Read The Juan Pardo Expeditions: Exploration of the Carolinas and Tennessee, 1566-1568 by Charles M. Hudson Paul E. Hoffman David G. Moore Christopher B. Rodning Online

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An early Spanish explorer’s account of American Indians. This volume mines the Pardo documents to reveal a wealth of information pertaining to Pardo’s routes, his encounters and interactions with native peoples, the social, hierarchical, and political structures of the Indians, and clues to the ethnic identities of Indians known previously only through archaeology. The newAn early Spanish explorer’s account of American Indians. This volume mines the Pardo documents to reveal a wealth of information pertaining to Pardo’s routes, his encounters and interactions with native peoples, the social, hierarchical, and political structures of the Indians, and clues to the ethnic identities of Indians known previously only through archaeology. The new afterword reveals recent archaeological evidence of Pardo’s Fort San Juan--the earliest site of sustained interaction between Europeans and Indians--demonstrating the accuracy of Hudson’s route reconstructions. ...

Title : The Juan Pardo Expeditions: Exploration of the Carolinas and Tennessee, 1566-1568
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ISBN : 9780817351908
Format Type : Paperback
Number of Pages : 356 Pages
Status : Available For Download
Last checked : 21 Minutes ago!

The Juan Pardo Expeditions: Exploration of the Carolinas and Tennessee, 1566-1568 Reviews

  • Justinian
    2019-06-12 12:21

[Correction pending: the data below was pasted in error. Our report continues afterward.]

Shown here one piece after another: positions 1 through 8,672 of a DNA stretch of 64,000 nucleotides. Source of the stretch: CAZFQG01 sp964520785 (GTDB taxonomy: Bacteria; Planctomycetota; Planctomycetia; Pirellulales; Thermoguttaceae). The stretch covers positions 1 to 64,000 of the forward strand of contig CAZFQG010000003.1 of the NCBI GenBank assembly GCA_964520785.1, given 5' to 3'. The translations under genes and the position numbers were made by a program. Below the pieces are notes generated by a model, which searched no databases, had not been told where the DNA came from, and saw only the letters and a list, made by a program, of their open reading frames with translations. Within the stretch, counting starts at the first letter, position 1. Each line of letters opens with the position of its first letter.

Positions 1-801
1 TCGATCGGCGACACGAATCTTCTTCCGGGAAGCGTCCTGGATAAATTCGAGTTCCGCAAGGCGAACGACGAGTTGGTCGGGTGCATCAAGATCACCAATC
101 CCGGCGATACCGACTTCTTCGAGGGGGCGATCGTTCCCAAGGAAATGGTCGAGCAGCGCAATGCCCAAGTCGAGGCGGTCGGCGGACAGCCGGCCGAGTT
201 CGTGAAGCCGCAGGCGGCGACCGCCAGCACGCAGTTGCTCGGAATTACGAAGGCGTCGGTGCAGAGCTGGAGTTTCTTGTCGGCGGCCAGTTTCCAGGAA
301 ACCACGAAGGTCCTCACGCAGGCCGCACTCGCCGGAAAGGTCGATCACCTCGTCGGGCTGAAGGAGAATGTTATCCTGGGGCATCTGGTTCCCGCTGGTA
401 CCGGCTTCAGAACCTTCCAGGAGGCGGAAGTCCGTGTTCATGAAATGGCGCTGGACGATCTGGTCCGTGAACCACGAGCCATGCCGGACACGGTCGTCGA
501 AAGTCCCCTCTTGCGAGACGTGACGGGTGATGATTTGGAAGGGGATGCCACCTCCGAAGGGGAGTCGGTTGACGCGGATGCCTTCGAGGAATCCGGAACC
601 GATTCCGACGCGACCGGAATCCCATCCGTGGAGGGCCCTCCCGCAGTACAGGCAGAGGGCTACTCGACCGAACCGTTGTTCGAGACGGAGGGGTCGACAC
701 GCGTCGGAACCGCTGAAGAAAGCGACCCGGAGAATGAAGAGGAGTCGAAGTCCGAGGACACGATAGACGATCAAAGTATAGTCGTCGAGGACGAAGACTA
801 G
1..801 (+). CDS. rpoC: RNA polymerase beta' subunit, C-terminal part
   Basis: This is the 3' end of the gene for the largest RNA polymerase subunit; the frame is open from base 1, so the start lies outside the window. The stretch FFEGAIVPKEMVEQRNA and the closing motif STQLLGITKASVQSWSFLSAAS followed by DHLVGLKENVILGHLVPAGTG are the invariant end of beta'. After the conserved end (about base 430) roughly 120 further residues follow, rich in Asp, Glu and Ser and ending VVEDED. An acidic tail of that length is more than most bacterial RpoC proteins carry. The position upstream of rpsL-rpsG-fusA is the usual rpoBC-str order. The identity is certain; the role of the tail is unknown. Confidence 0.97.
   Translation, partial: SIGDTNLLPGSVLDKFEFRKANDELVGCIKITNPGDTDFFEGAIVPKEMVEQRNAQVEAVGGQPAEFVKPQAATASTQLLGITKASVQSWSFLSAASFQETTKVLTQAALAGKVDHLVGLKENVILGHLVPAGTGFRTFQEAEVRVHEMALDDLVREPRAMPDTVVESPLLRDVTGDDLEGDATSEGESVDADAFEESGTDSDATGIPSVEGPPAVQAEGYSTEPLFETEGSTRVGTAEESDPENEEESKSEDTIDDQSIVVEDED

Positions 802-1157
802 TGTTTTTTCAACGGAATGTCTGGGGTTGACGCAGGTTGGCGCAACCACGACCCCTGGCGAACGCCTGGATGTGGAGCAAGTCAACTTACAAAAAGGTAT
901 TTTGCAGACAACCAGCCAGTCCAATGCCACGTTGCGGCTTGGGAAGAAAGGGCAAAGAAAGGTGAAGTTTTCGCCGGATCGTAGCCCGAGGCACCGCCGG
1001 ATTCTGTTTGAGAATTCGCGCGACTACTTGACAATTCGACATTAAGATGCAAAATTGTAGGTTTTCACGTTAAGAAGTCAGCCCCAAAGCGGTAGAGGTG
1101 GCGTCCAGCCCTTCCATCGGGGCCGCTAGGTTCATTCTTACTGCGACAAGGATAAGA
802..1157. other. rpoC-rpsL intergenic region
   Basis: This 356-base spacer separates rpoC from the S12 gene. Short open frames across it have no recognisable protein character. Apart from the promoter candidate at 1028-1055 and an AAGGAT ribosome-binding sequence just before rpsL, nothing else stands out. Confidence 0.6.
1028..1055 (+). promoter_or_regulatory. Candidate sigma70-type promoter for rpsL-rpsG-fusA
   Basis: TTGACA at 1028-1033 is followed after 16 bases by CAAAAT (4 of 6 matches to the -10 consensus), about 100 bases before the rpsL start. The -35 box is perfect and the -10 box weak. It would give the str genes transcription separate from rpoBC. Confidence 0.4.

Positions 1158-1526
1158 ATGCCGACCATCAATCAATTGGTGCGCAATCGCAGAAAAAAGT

2015-07 - Juan Pardo Expeditions: Exploration of the Carolinas and Tennessee, 1566-1568. Charles Hudson (Author) 2005. 356 Pages.I had read “Knights of the Sun” which was about the De Soto expedition through much of the same area that Pardo traversed though some 20 years apart. I had long wanted to read this book and thanks to an interlibrary loan from Wesleyan University in Ohio, I did. The book felt a bit stilted. It is an important subject, the story of Spanish Conquistadors exploring the American southeast and trying to establish a string of forts and settlements from South Carolina up into Tennessee on the way to the silver mines in Zacatecas, Mexico. While sadly most of this Spanish activity is omitted from the American story due to inconvenience, brevity, or racism, their logs and reports are the only narrative we have of the natives who lived in this area at this time. Because the Spanish pushed inland in their exploration further than the French, English, Dutch, or Swedish at this time it is our best description of the Mississippian Culture before its collapse. For that reason alone the Spanish entradas are worthy of study. With Pardo’s Expedition you get a 20 year follow up to De Soto and can see the effects of Native and European interaction along the fault lines. In some sense though the Spanish never left, they were absorbed and the Pardo entradas left very little written documentation, the author makes the most of the sources available discussing the situation, the activities, causes and results. He also includes a study of the Indians in this area in relation to Mississippian Culture. He does include Spanish copies with translation of the known documents about these entradas.